Every other year, the Imani Project conducts medical clinics in rural Kenyan villages. American doctors and nurses join with Kenyan volunteers and health care workers to bring health education and medical services to the villages. During our 2012 trip, we taught, treated, or distributed food to over 2300 people in two weeks. We are now preparing for our next clinics in September 2014.Unfortunately, we were unable to do our scheduled medical clinic in 2014,( due to safety issues) however our 2016 medical clinic was very successful. We were able to treat over 2000 patients from 68 different villages. Clinics were held at only four villages, Kaembeni, Masheheni , Mkondoni and Sabaki, however many villagers travelled several miles on foot to reach these locations.
Health care in the villages
Theoretically, the Kenyan government provides subsidized health care to poor Kenyans; however, the reality is that most poor people receive little care. The Malindi District Hospital is the closest medical facility to the villages where we do our work, within 30 miles. But without affordable transportation, that distance is an expensive obstacle. Villagers seek care only for the most serious problems, so most conditions go undiagnosed or untreated, or both.
Once at the hospital, the examination and testing fees are waived for anyone who demonstrates financial need. However, prescription drugs are only available from private pharmacies, and most villagers cannot afford the medications they need. So even if they are diagnosed, most remain untreated. One exception to this rule is that the government provides free anti-retroviral drugs for HIV/AIDS patients who come to the hospital in Malindi. The Imani Project currently pays transportation costs for HIV+ people to go to Malindi to receive these medications.
Imani Project medical clinics
When we hold clinics, we select three remote villages as locations. We set up operations for two consecutive days, typically in a school, church, or other available building. People from three or four neighboring villages will walk to the clinic. On the first morning, we teach classes on basic health principles and HIV/AIDS prevention, and we also distribute health kits. Our health principles class focuses on first aid, diarrheal disease, and tuberculosis prevention. Medical clinics then operate for the remainder of the first and second days, from about 10 A.M. until sundown. Over the two days, we typically see and treat 200 – 300 men, women, and children. The Imani Project does not charge anything for examinations or medications; all services are provided for free.
At the medical clinics, we are able to treat many conditions that patients present with, including worms, minor infections, muscle pain, stomach pain, burns, cuts, fungal infections, coughs, and infestations of ”jiggers” (sand fleas). We are not able to treat patients who require surgery or special medication. Patients have come to clinic with hernias, tumors, cataracts, elephantiasis (swelling caused by parasitic worms), teeth needing extraction, malaria, and tuberculosis, but in those cases, the best we can do is to refer them to the District Hospital in Malindi. For those patients we are able to treat, we dispense prescribed medications at the clinic.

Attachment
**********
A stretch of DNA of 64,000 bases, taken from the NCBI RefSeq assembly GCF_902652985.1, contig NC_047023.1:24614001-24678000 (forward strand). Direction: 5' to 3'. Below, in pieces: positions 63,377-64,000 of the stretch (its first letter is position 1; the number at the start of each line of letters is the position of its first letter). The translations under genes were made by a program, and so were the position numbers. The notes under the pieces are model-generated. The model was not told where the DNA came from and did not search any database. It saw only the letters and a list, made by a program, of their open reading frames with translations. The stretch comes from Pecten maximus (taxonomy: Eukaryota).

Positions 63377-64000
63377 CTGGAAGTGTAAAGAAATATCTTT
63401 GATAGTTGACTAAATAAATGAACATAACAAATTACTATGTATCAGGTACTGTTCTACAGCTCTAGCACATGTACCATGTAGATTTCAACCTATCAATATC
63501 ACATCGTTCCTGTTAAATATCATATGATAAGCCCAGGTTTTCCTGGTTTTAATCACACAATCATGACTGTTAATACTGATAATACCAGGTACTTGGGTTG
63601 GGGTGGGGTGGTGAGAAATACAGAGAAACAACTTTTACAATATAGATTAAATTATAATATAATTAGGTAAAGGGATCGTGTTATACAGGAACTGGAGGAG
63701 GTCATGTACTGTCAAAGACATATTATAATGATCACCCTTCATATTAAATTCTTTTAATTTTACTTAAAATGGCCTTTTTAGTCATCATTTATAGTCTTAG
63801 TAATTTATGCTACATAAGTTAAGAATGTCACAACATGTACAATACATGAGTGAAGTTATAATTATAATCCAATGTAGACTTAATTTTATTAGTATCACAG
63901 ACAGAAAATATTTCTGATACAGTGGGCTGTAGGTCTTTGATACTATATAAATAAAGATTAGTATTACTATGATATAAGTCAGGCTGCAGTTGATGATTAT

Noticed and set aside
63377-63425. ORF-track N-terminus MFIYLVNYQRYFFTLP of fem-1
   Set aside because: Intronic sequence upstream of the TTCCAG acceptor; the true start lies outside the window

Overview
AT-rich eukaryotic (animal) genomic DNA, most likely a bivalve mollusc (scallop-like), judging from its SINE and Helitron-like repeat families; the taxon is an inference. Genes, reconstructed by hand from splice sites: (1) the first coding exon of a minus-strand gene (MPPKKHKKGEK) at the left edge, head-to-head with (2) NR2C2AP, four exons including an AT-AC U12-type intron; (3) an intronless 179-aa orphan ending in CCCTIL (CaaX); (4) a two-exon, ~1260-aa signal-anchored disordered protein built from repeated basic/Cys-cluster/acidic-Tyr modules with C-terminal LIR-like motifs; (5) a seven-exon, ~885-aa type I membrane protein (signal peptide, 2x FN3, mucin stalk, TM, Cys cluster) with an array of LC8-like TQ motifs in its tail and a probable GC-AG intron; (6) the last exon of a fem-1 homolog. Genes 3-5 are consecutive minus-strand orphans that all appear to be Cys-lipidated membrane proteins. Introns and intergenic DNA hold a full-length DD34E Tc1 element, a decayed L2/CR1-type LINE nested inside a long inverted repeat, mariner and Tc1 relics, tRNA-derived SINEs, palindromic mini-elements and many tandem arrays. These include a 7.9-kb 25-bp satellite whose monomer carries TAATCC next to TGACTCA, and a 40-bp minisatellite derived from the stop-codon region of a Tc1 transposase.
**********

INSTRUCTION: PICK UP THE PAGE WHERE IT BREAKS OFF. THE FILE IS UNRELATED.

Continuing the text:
When patients arrive at our clinic, they often come as an entire family with a variety of complaints. We conduct a short interview to get each person’s name, age, relevant medical history, current temperature, and blood pressure. The patients then wait to be examined by a doctor, nurse, community health worker, or wound specialist. The doctor or nurse will then make a diagnosis and provide medication, supplies, or treatment as needed.
In addition to patients with illnesses, many patients come to our clinics with cuts, burns, and other wounds. Because soap, clean water, and bandages are not generally available in the villages, small wounds often go untreated and can deepen into crater wounds that are difficult to heal; this is the most common type of wound we see. We clean and bandage everything from small cuts and burns to large sores. In some villages, we also see infestations of “jiggers” (sand fleas) that burrow into people’s feet and lay eggs. In some cases, our wound specialists can spend an hour or more removing the fleas from a patient’s feet.
2012 - 16 Villages
Karimboni + 5 neighboring villages
- 220 treated at clinics
- 637 attended classes
- 222 flour to children
Kadzifitseni + 3 neighboring villages
- 223 treated at clinics
- 510 attended classes
- 194 flour to children
Sosoni + 5 neighboring villages
- 370 treated at clinics
- 465 attended classes
- 344 flour to children
For an account of our last clinic trip, see the blog posts from September, 2012.
YOU CAN HELP
The Imani Project can use your help to pay for supplies, medications, and equipment for health kits. Your donation helps make our efforts possible.Donate Now